Starting as a member is how Jo Whitehouse became the first CEO of the USEA. “She was first a volunteer receptionist and worked her way up to CEO,” said Burk. With Burk and Whitehouse embodying the ideal image of what a leader should look like: passionate, intelligent, caring, and always the first ones to lend a helping hand, it comes to no surprise that the USEA has successfully run (debt-free) since 1959.
Collections for a Cause
The word nonprofit is defined in the word itself – not for profit, meaning an organization who gains no profit from the revenue coming in or out of the organization. “As a nonprofit, the main goal is to fulfill the charter and why the organization was established, which for USEA is education. Everything we do and every penny we have is used to help the sport of eventing,” said Burk.
Sponsorship, membership dues, and competition starter fees are the top three forms of revenue for the USEA. The $21 competition starter fee is the only part of an entry fee the USEA sees from a recognized event, which is under 10 percent of the entry fee costs. To go over the finer details of how USEA functions as an organization, Burk explained, “there are three main components that the USEA refers to: the USEA By-Laws, the Articles of Incorporation, and the policies set by the USEA Board of Governors.”
Democracy is considered ‘a government by the people’ and with USEA running off a democracy structure, every member holds value. Whether it’s a volunteer, event official, Hall of Fame member, Beginner Novice rider or five-star rider, the membership is still the same and the power is held in the people’s hands.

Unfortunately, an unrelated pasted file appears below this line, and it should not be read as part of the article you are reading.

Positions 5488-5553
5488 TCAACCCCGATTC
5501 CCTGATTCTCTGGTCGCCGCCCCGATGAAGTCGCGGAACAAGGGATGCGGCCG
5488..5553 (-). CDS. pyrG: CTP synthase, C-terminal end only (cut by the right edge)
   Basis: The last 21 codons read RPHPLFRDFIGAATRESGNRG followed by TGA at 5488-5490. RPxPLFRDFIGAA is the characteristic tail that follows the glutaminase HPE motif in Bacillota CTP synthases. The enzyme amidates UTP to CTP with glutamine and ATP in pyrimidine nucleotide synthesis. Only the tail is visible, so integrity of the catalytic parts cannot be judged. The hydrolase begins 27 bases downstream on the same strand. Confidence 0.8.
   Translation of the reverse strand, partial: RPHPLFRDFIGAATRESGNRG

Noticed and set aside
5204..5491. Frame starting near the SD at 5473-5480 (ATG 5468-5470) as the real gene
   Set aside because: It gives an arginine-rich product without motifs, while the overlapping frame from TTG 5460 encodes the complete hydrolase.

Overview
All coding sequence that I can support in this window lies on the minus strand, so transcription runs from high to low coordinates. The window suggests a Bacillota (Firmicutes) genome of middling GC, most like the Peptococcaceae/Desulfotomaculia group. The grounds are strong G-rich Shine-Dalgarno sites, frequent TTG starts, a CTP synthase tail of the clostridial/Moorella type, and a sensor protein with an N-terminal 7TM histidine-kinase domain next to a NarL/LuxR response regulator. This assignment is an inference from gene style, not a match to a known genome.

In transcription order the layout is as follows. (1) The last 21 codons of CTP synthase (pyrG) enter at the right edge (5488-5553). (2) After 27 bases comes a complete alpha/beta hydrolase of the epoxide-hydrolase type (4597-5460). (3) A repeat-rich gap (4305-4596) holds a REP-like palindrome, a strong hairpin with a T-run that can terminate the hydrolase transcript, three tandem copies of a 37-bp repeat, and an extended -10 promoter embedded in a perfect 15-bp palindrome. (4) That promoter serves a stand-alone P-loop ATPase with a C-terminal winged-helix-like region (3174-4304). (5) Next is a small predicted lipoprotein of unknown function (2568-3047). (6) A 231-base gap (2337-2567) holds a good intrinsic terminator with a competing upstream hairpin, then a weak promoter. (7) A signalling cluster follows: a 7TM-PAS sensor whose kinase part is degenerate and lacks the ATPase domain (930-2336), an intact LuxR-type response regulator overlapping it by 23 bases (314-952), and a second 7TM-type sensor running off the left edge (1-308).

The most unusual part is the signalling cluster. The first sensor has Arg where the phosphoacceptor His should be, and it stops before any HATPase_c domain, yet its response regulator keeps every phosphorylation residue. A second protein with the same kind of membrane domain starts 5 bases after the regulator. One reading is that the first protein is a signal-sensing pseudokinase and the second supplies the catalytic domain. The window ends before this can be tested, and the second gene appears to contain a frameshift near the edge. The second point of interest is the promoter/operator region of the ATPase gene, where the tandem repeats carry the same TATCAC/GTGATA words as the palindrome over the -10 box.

So, to answer the question, who are the power players of the USEA? It’s the members. Amateurs, professionals, adult riders, young riders, supporting members, and life members - the power players of the USEA are the 12,895 members that make up the organization.
The USEA would like to thank each and every member for their involvement in three-day eventing!
"No matter how old you are, be open to all disciplines, learn how to ride a dressage horse, a gaited horse, a show jumper. Go fox hunting and point-to-pointing and horse showing. You’ll learn from all of them and when you do decide which discipline you want to do, you’ll be better at it anyway.”
The University of Findlay’s Three-Day Eventing Team was established in 2013, the same year USEA voted and approved the USEA intercollegiate program. The UF team has over 30 members encompassing a variety of majors at the university. The team has access to two indoor arenas, a large outdoor arena, and 70 acres of on-site cross-country fences.
Bellamy, an Oldenburg/Thoroughbred gelding of unknown breeding, came to Tamra Smith’s farm in Southern California with his mane half-way down his neck and filled with burrs. Bellamy had been sitting in a field for a little over a year after unseating several riders in a row and Smith, known for being good with tricky horses, agreed to take him on.